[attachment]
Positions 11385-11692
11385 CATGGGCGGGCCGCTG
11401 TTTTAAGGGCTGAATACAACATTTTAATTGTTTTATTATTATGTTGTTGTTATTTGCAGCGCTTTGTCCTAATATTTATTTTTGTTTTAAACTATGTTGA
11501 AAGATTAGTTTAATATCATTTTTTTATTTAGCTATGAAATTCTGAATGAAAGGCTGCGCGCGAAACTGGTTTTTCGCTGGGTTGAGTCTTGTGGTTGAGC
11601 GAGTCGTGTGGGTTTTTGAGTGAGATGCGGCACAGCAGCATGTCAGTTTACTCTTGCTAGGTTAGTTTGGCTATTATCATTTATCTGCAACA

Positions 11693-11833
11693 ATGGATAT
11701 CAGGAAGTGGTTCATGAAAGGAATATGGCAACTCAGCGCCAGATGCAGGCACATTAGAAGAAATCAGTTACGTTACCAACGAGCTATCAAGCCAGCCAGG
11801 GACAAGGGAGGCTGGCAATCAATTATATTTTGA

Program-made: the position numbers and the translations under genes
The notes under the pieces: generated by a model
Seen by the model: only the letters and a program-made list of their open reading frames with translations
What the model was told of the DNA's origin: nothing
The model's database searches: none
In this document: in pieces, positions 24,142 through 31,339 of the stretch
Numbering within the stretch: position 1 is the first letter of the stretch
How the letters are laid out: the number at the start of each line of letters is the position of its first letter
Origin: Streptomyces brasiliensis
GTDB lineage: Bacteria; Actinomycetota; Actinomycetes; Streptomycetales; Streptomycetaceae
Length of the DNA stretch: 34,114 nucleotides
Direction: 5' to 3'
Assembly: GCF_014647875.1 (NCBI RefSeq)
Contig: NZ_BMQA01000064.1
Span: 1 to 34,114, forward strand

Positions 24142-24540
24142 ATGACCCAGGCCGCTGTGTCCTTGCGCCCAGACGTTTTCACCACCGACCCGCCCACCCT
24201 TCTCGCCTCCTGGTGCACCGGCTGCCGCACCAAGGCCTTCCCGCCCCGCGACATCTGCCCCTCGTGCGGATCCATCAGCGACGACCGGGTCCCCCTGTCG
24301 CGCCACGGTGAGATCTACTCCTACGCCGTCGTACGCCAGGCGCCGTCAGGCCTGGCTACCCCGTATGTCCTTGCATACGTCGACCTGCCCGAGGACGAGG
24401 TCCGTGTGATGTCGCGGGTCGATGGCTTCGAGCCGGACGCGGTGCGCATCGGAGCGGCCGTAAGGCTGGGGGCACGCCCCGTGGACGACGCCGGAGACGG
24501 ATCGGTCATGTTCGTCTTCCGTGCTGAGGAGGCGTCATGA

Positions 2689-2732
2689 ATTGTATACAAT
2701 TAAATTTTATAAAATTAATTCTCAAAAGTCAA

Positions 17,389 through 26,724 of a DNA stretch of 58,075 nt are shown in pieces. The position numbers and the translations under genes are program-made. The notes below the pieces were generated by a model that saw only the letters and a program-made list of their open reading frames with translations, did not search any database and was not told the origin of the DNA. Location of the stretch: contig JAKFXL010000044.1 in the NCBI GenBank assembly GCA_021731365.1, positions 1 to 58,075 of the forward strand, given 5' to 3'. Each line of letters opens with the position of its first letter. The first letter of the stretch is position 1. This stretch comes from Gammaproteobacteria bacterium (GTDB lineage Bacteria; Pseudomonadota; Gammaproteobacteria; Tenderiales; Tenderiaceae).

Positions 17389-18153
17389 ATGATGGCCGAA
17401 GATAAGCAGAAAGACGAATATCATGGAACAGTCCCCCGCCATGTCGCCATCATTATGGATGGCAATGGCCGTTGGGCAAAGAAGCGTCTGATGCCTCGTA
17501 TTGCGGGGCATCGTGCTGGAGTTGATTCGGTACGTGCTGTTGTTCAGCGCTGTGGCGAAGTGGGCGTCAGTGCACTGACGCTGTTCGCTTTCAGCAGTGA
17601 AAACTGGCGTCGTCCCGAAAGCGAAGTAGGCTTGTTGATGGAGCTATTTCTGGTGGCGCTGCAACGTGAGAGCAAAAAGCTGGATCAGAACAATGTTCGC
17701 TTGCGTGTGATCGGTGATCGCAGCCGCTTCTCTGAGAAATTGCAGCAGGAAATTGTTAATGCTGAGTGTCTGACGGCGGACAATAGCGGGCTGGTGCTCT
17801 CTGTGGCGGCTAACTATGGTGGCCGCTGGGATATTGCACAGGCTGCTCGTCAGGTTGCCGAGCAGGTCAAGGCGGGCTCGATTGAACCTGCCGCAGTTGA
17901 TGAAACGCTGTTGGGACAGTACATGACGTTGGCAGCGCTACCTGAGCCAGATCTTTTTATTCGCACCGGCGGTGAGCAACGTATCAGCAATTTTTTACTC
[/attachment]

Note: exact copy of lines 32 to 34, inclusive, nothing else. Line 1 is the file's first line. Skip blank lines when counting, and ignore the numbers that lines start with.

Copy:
2689 ATTGTATACAAT
2701 TAAATTTTATAAAATTAATTCTCAAAAGTCAA

Positions 17,389 through 26,724 of a DNA stretch of 58,075 nt are shown in pieces. The position numbers and the translations under genes are program-made. The notes below the pieces were generated by a model that saw only the letters and a program-made list of their open reading frames with translations, did not search any database and was not told the origin of the DNA. Location of the stretch: contig JAKFXL010000044.1 in the NCBI GenBank assembly GCA_021731365.1, positions 1 to 58,075 of the forward strand, given 5' to 3'. Each line of letters opens with the position of its first letter. The first letter of the stretch is position 1. This stretch comes from Gammaproteobacteria bacterium (GTDB lineage Bacteria; Pseudomonadota; Gammaproteobacteria; Tenderiales; Tenderiaceae).